Best bet this coming week. Since wind direction will be from the east northeast for the next five to seven days. I would recommend two types of fishing action. One, Tarpon fishing in the harbor, which will provide protection from the 15 knot winds from the east. And two, pursue Sailfish along the reef line, followed up with some Permit catching over Western Dry Rocks. Since conditions on the reef line can change rapidly from day to day. I recommend carrying all the necessaries for both snapper fishing on the anchor and or fishing the deep water wrecks and structures. Thanks for stopping by: Capt. Carl Rees
April 19, 2005
This past week's Key West fishing action saw another fishing tournament go into the history books as 110 boats participated in the World Sailfish Championships. Overall catch and release of Sailfish during the three-day tournament was very good as a total of 481 Sailfish were released. So how did the Looney Tunes fair in the three-day tournament? We finished 12th place overall, which is a good showing, but not enough to be in the money. Bottom-line. We had a great time, caught fish and will do it again next year. Congratulations to my anglers for their dedication throughout the tournament! Look for some of the fishing photos from the tournament this coming weekend on the photos page.
As for other fishing action, catching of yellowtail snapper and mutton snapper on the reef remains very good. Expect only moderate action for Amberjack's, grouper and Barracudas while fishing for the snappers. Reef line action still remains best of choice for fishing and catching in Key West. Certain areas of the reef line during April and May play host to large numbers of Permit as they congregate on the reef to spawn. During the short time the Permit are on the reef, anglers can experience some of the best Permit fishing in the world.
Over the deep water wrecks and structures. Action at this time is slow, due primarily to the rather strong eastbound current and winds.
As winds have remained in the 15 to 20 kn range from the east northeast since Saturday, no one is venturing very far past the reef line in pursuit of Dolphin (Mahi-Mahi, Dorado). As we pass our next full moon, and ease into early May I expect as in years past anglers will enjoy our first good run of dolphin (Mahi-Mahi, Dorado) for the 2005 year.
Key West Harbor fishing for Tarpon and Permit remains normal with anglers enjoying three to five hookups per day. A variety of other fish to be caught in the Harbor include Cobia, Blue Runners and small snapper round out the Harbor action. Since the Harbor Is protected, many boats have been "hiding out" there due to the 15 to 20 knot winds from the east. Winds are predicted to drop Wednesday night and will remain in the 10 kn range through Sunday.
Best bet this coming week. Obviously the reef line will be very productive. However, with very light winds predicted for Friday and Saturday, we will likely spend the day in pursuit of dolphin offshore. The other alternative will be that we may venture up into the Gulf of Mexico in pursuit of Blackfin Tunas behind the shrimp boats.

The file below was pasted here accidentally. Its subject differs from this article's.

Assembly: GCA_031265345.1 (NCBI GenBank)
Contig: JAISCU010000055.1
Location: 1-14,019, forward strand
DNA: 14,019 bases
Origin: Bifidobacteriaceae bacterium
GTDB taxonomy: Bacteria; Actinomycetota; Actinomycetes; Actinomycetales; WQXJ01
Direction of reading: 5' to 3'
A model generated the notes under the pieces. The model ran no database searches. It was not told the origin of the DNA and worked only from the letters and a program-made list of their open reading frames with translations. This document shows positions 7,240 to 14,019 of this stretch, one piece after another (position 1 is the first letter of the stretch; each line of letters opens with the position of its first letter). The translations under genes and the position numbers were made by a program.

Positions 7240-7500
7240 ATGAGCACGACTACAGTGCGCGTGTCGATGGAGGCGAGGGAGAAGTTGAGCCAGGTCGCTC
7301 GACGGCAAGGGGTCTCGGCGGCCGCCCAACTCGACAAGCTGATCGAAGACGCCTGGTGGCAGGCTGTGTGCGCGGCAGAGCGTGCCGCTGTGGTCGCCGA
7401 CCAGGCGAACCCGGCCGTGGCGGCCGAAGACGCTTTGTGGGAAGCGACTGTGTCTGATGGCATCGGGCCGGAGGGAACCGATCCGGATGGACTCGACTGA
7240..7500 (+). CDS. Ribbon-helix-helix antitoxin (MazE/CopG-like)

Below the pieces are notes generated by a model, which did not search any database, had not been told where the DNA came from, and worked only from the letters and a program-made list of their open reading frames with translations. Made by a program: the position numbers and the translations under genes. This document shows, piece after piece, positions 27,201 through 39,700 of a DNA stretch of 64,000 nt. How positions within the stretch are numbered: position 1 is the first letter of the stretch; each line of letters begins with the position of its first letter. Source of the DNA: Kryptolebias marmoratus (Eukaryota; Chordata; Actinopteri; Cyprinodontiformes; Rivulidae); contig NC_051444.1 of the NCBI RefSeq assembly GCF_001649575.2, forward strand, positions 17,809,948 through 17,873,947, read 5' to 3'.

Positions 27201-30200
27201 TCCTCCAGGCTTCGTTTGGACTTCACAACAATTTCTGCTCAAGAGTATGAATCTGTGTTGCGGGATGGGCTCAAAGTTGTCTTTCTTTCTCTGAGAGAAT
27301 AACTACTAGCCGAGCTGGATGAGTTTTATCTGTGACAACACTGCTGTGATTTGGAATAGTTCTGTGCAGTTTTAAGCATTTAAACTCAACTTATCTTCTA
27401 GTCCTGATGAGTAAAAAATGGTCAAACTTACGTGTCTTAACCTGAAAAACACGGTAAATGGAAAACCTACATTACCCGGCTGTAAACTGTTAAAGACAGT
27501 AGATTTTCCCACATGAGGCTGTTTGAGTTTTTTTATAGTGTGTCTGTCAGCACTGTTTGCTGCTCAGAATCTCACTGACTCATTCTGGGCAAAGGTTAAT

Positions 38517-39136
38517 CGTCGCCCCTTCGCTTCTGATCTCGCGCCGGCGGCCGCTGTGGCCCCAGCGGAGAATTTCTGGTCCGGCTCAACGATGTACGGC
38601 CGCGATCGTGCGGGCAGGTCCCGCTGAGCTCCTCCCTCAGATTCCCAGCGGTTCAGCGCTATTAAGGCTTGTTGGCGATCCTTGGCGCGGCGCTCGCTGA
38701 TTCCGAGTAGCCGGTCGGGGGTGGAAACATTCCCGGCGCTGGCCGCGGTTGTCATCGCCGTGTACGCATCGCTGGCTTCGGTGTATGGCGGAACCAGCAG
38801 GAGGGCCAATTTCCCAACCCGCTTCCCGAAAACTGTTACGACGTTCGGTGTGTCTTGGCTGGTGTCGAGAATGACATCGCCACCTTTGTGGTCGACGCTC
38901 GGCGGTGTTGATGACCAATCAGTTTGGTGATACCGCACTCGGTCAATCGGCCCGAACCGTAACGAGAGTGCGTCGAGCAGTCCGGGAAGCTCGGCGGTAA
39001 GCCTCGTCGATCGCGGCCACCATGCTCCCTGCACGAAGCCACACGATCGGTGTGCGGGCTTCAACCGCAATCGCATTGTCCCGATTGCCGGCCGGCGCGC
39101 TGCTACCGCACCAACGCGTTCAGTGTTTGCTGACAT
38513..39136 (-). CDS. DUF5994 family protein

Thanks for stopping by; Captain Carl Rees
This report is from April 11th, 2005
This past week's Key West fishing has produced excellent results for yellowtail snapper, Cobias, Amberjack and Mutton snapper along the reef line. Late afternoon action over the deepwater wrecks is producing reasonable results on Blackfin Tunas. The toughest part of catching the Blackfin Tunas has been the lack of sufficient Pilchard's in the shallows. Blackfin Tunas weights are averaging between the high teens to the high 20s.
Just off of the reef line in 150 to 180 feet of depth, Sailfish action has been keeping the sportfishing enthusiast very happy with three to five sailfish landed each day. Bait of choice for the Sailfish has been live Thread fins, though small blue runners are also attracting interest from the Sail's.
Speaking of Sailfish action, this Wednesday will be the kickoff of the 5th Annual World Sailfish Championships here in Key West. The Looney Tunes will be participating in the Sailfish tournament looking to add to our history tournament winnings. All rods and reels have been rigged out with 20 pound test line and according to IGFA standards. We have already collected most of the live bait we will be using in the tournament and look forward to "lines in" on Wednesday morning. This is a catch and release tournament with $100,000 up for grab for first prize followed by 15,000 for second place and 10,000 for third place.
As the month of April progresses and eases into May, ever-increasing amounts of snapper activity along the reef line and over the deepwater wrecks will keep most anglers very content. It Is Important to keep in mind that fishing along the reef for snappers is steady summer action. But that's not all you'll catch while snapper fishing the reef line. Permit, Cobia, Amberjack, Bonito, Blackfin Tunas, Barracuda's, Sailfish and the occasional Dolphin will add to the snapper fishing action as they are attracted to the chumming that is required for productive snapper fishing. With this in mind, the south side waters of Key West from the reef line out into the blue waters will be the focus of attention by Key West anglers.
Just a quick note about Tarpon action in Key West Harbor. Action has been normal for this time of the year and I would only recommend fishing the harbor if one of two criteria is met. One, obviously you want to catch a Tarpon. Or Two, the seas are too rough to reach the much better action along the reef line. Thanks for stopping by; The Captain
Previous Fishing Reports # 1 Dec.97-July.98
Previous Fishing Reports # 2 Feb. 98-July.99
Previous Fishing Reports # 3 Aug. 99-Aug.2000
Previous Fishing Reports # 4 Aug.2000-July. 2002 I apologize for the gapped reports.